Life in the OeWi, Germany

I have been living abroad in the small town of Oestrich-Winkel, Germany for three months now, and as fast as it has gone it feels like forever ago that I was on my Singapore Airlines from JFK to Frankfurt, not quite sure what to expect when I landed in Europe.  At first, the culture shock was even more enormous than I could have imagined.  As expected, accustoming to language has been a challenge. While the old adage that ‘everyone in Europe speaks English’ may hold true for the big international cities on the continent, it certainly does not hold true for this remote, ten thousand person town of Oestrich-Winkel. Additionally, adjusting to the German way of life – such as living without a freezer, minimizing use of heating, and adhering to the country’s five bin recycling system – was highly inconvenient at first. However, I have become more than accustomed to living as the Germans do (though my love for pork has not caught up to there’s yet). As far learning the German language, I have been able to pick up on a semi-impressive amount of vocabulary in just a two month span (mostly thanks to being enrolled in a course); alas, I am not able to have a conversation with someone past asking someone if he/she can speak English.

Overall, Oestrich-Winkel’s size can make life rather ‘underwhelming’ for the town’s couple hundred international students. Though the school’s website claims Frankfurt is just a short trip away, this is only true in distance. Realistically, exchange students like myself have to take the hour and a half, 10.50€ one way train to get to Frankfurt (for the traveling folks, the Main airport is just 7.40€ to reach, while the Ryan Air hub Frankfurt Hahn is a staggering 14.40€). Thus far, my impression of Oestrich-Winkel is that it is a quaint bedroom community on the Rhine, whose natives choose to commute to the nearby cities of Frankfurt, Wiesbaden and Mainz so they can have a rural way of life at home in Oestrich-Winkel. As a result, the small town has the bare minimums in the ways of food and entertainment (though does manage to support three grocery stores). While Germany has perhaps the most extensive rail network in the world, Oestrich-Winkel only lies on a single rail line running east/west, limiting the ability for the international students to do much adventuring outside the Rhinegau to off-days and those with large budgets. On a more positive note, Oestrich-Winkel is about as safe of a place as you can find in Europe, and my cost of living is fairly lower than living in a major European city. At the same time, seeing friends abroad in London, Dublin, Seville, Milan and Athens always busy with various cultural activities can often leave something to be desired in this sleepy town.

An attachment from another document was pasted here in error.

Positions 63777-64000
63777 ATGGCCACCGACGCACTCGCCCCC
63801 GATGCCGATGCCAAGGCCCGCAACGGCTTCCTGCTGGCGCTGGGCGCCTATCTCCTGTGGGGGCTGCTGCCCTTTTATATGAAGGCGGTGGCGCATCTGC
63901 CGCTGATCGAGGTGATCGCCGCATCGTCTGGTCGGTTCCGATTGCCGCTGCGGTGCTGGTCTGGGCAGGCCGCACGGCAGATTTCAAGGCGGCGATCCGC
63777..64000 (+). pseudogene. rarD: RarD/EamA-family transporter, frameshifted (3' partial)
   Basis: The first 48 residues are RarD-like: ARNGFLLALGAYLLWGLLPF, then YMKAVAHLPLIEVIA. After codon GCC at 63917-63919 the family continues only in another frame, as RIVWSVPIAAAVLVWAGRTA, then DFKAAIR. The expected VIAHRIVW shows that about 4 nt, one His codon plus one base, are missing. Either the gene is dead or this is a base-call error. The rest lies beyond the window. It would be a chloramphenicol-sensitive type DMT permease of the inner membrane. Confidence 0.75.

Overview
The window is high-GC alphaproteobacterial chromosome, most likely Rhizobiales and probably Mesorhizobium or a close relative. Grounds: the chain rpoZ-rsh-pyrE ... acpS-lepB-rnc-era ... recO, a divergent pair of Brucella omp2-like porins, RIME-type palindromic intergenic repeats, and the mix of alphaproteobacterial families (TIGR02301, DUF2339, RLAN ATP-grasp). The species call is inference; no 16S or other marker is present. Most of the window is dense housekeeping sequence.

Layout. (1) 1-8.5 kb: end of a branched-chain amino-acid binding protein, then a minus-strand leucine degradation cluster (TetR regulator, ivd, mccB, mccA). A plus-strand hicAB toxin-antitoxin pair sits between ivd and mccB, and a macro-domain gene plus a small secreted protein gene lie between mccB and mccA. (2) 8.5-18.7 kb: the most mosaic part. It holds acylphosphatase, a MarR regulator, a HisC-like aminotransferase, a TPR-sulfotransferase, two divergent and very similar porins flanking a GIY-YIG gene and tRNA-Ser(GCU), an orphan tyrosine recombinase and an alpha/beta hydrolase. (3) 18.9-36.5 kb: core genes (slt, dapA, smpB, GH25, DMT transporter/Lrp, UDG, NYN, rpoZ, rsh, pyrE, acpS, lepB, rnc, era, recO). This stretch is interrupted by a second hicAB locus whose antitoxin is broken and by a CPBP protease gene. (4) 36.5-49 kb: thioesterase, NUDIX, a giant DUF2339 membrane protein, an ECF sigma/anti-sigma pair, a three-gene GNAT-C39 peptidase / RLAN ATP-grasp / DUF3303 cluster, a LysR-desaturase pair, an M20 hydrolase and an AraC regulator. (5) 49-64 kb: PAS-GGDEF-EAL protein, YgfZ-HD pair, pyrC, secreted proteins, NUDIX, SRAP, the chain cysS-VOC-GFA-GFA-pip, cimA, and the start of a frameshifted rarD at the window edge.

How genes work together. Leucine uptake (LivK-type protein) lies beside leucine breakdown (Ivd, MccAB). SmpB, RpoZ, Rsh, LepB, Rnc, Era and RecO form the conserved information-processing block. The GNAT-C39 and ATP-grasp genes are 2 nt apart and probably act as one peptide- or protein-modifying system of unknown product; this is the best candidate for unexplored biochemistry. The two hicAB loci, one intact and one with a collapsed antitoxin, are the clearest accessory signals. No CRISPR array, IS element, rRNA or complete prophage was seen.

Overall, the school work at the European Business School has been more stressful than I imagined it to be when committing to this program, though it’s the EBS’ dynamic scheduling that has led to this more than the classes themselves.  The EBS’ school schedule was best described by the staff as ‘highly irregular’, as no classes consistently meet at the same time every week (or the same room/building/campus for that matter). For example, on one week you can have class on just Tuesday and Wednesday, but have it from Monday until Saturday the next. One consequence of this is EBS students can expect to have several conflicts throughout their semester, which means the school ironically forces students to skip one class for another. This frustration has been shared by fellow international students from Europe and elsewhere, as well as professors themselves, one of whom citied the nearby University of Mainz has having standardized scheduling and openly questioning why the EBS does not. Additionally, one may find class times and rooms changed without warning, while the irregular scheduling makes for nearly impossible travel planning. Overall, this has been the most stressful semester I have had school wise, though it is less due to the classes be challenging than it is to trying to keep up with the school’s sprint and stop pace.